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No Lawsuit “Nutella” Chocolate-Hazelnut-Almond Spread

May 7, 2012

A few months ago my daughter did an extra credit project for her French class in which she researched Nutella and reported on it. She also made Nutella and the class taste tested it and the real deal. I wasn’t too surprised by some of her findings but hearing that hazelnuts make up only 13% of the decadent spread threw me for a loop. Common sense and some label reading shows that this is a special treat, not an everyday food. But only 13% nuts is… is nuts. I was also surprised that France consumes 26% of all Nutella sold worldwide. I’ve long thought of Nutella as a quintessential Italian sweet treat that schoolchildren eat slathered on a hearty slice of pane pugliese. Italy has had a long-standing love affair with hazelnuts paired with chocolate. Think Giandua ice cream, smooth and creamy or its nut studded counterpart Bacio, found in any self-respecting gelateria.  Ferrero Rocher and Baci by Perugina are standards in the boot and have made their way to the USA in recent years. Despite Nutella’s Italian origin, France and the French people have embraced it the most. But, it was two American mothers who were ‘duped’ into believing that there were health benefits to eating it. Oy vey, only in America.

If you know French, you can learn all you’ll ever need to know about Nutella from Sarah’s Power Point Presentation and learn how to make your own, more nutritious, almost 100% nuts, spread below. There is a notable difference in how nutty and good our homemade spread tastes and with only 1/3 cup powdered sugar it is not overly sweet. Good on a spoon or piece of bread.

2 Tablespoons of Homemade Chocolate-Hazelnut-Almond Spread vs. Nutella

 

Chocolate-Hazelnut-Almond Spread 

Makes about 10 ounces

  • 3/4 cup whole raw hazelnuts
  • 1/2 cup whole raw almonds
  • 1/3  cup powdered sugar
  • 2 Tbsp. unsweetened cocoa powder
  • 1/4 tsp vanilla extract
  1. Preheat oven to 350° F. Place hazelnuts on a shallow baking pan. Keep to one side of pan, place almonds on other side. Toast until the hazelnut skins are almost black and the nut meat is medium brown, about 15 minutes. Keeping the hazelnut and almonds separated on the pan, stir each several time during baking to insure an even color.
  2. Wrap the cooled hazelnuts in a clean kitchen towel. Rub until most of the skins come off. Some of the skins will remain but won’t add a bitter flavor if most is removed.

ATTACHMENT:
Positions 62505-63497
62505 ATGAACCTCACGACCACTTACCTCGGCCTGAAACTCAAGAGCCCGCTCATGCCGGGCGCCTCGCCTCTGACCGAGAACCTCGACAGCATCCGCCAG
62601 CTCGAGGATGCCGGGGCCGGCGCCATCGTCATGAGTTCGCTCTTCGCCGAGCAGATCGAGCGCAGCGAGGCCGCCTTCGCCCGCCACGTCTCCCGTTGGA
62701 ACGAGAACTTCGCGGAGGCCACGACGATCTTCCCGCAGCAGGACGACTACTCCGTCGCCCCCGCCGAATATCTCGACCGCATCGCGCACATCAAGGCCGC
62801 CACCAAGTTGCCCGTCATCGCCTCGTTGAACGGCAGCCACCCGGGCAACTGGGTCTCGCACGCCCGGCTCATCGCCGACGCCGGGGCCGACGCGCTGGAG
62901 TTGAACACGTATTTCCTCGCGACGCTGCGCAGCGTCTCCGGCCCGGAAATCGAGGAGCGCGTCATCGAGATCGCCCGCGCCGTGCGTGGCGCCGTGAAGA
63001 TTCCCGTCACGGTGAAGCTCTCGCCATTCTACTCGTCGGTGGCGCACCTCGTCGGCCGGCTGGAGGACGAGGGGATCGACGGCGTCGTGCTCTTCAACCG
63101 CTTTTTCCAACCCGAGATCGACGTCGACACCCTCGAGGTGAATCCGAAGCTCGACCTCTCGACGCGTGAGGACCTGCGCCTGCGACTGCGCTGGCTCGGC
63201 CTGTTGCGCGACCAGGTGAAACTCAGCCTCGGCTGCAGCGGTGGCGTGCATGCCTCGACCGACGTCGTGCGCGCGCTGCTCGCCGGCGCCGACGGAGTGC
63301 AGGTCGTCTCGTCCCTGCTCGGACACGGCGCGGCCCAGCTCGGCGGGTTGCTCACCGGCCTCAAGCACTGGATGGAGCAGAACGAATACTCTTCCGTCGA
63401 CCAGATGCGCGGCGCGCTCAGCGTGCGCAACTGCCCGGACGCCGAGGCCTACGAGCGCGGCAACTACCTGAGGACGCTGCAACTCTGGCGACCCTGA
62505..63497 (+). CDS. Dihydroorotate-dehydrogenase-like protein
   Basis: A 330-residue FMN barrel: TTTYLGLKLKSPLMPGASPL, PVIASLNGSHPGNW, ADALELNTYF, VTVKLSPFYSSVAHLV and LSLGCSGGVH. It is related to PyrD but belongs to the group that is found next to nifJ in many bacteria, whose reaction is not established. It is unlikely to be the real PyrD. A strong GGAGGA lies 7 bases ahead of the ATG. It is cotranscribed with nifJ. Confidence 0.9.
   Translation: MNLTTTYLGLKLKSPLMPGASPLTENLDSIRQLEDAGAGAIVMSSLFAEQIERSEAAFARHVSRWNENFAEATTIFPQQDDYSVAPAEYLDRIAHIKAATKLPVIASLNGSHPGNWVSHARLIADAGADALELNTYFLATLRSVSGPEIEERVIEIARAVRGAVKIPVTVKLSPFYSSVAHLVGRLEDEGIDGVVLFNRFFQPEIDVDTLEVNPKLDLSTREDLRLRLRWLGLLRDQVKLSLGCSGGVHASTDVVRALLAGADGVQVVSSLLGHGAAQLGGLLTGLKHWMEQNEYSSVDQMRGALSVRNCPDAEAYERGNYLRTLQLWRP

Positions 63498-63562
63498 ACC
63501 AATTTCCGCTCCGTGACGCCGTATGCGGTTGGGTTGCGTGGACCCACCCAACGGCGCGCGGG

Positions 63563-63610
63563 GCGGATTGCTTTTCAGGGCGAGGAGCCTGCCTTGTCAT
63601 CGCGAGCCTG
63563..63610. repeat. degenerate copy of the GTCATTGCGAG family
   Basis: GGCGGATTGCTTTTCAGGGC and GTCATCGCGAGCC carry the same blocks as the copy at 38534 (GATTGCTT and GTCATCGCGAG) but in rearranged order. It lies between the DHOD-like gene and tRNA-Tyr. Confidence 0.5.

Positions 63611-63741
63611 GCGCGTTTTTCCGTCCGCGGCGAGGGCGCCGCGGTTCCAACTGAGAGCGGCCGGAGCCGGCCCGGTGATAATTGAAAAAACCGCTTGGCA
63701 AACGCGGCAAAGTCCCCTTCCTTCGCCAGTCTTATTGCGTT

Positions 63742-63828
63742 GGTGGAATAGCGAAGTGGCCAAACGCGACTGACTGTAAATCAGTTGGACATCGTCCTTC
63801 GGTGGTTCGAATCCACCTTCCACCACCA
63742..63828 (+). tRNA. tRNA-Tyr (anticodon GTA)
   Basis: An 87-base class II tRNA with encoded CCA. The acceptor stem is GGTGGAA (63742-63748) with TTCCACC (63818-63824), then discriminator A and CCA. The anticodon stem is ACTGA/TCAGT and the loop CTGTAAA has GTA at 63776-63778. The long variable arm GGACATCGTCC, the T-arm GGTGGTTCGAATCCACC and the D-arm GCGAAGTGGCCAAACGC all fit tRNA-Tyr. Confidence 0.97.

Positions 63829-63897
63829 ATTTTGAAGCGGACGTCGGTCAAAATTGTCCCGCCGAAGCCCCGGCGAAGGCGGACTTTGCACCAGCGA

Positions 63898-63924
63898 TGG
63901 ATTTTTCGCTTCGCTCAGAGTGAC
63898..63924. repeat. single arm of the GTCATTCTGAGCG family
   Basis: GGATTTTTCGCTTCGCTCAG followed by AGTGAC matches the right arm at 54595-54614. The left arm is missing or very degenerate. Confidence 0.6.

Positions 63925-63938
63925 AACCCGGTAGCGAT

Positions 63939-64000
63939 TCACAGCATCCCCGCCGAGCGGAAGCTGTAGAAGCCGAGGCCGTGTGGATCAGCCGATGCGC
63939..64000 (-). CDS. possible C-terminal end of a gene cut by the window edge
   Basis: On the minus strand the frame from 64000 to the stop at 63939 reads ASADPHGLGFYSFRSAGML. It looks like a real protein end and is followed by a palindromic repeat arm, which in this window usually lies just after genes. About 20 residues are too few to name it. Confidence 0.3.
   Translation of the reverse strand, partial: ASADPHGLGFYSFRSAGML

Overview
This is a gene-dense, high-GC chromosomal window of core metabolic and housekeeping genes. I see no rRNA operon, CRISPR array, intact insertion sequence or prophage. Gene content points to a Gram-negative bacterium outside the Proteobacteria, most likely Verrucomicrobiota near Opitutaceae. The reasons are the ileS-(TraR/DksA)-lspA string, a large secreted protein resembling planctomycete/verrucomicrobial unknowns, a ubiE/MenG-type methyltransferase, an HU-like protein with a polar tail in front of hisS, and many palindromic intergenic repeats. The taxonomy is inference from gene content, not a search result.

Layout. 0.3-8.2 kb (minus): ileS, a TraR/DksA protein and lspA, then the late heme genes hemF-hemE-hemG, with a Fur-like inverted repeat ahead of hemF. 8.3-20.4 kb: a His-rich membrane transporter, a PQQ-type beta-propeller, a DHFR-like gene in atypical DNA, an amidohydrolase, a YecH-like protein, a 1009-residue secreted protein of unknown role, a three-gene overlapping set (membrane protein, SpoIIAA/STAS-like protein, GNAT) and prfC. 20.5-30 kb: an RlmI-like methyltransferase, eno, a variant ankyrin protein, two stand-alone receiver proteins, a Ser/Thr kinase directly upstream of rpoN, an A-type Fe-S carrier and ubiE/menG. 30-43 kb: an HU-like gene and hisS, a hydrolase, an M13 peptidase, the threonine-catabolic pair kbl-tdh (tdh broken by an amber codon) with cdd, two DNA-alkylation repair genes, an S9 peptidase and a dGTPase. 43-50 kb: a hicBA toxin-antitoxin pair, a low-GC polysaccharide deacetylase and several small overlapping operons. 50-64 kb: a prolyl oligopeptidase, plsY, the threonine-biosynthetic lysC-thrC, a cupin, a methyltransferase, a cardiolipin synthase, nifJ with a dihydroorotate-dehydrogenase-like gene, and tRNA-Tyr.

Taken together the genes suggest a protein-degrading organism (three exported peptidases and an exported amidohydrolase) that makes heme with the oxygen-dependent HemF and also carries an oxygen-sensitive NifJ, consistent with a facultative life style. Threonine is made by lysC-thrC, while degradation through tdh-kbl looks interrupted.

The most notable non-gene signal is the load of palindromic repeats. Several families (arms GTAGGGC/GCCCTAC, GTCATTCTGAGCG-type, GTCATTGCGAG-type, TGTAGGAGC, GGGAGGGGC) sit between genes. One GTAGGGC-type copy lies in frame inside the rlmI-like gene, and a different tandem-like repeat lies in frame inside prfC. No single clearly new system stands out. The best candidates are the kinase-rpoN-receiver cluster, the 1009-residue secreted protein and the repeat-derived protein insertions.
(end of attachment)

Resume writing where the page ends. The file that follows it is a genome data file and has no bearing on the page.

3. Process nuts in a food processor, scraping down the sides and edges of the bowl occasionally. First, you will get coarsely chopped nuts, then a fine meal. After a few minutes the nuts will form a ball around the blade, before you know it you’ll have hazelnut/almond butter thanks to the heat and friction that extracts the nut oils.
  4. Add the powdered sugar, cocoa and vanilla. If the mixture seems too thick, slowly drizzle a little vegetable or nut oil to make a spreadable consistency. It will firm up as it cools so don’t thin out too much with oil.
  5. Store in the refrigerator for 1-2 months in an airtight container (it won’t survive that long with all the spoons dipping into it for ‘just a taste’). Stir before spreading in case separation occurs.
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March 17, 2012
by

Spring has sprung in Chicago and I’m going out to work in the garden and yard while the getting is good. Just put 2 rounds of Irish Brown Bread in the oven and the Corned Beef in the slow cooker. I’m going to try to make Colcannon tonight and will post soon if it turns out. For now a little Irish ditty…
May your thoughts be as glad as the shamrocks.
May your heart be as light as a song.
May each day bring you bright, happy hours.
That stay with you all the year long.
Happy St. Patrick’s Day.

World Plates

Happy St. Patrick’s Day! Check out this easy bread that is great today with dinner or tomorrow toasted for breakfast. It only takes about 5 mintues to put together and another 35 minutes to bake.

Irish Brown Bread

  • 3 cups whole wheat flour (I use at least half graham flour)
  • 1 cup white flour
  • 1 Tbsp. sugar
  • 1 tsp. baking soda
  • 3/4 tsp. baking powder
  • 2 tsp. salt
  • 2 Tbsp. butter
  • 2 cups buttermilk (if you don’t have buttermilk on hand use 2 Tbsp white vinegar and 2 scant cups of milk)

Preheat oven to 375°. Mix dry ingredients in a large bowl. Rub butter into flour mixture. I put it in a food processor and pulse about 10 times until butter is well incorporated into flour. Put back into bowl and make a ‘well’ in the center. Gradually add buttermilk, mixing with flour until a soft ball is formed…

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Dinner of Unusual Ingredients or Unusual Combinations

March 12, 2012
by

Last night’s Sisterhood of the Traveling Pans dinner may have been one of my favorites. Despite being only 6 strong, the offerings each person brought were thoughtfully prepared and fit the theme of the evening – make a dish using an unusual ingredient or an unusual combination of ingredients. I had several strong cravings today for these flavors, that’s how good it all was.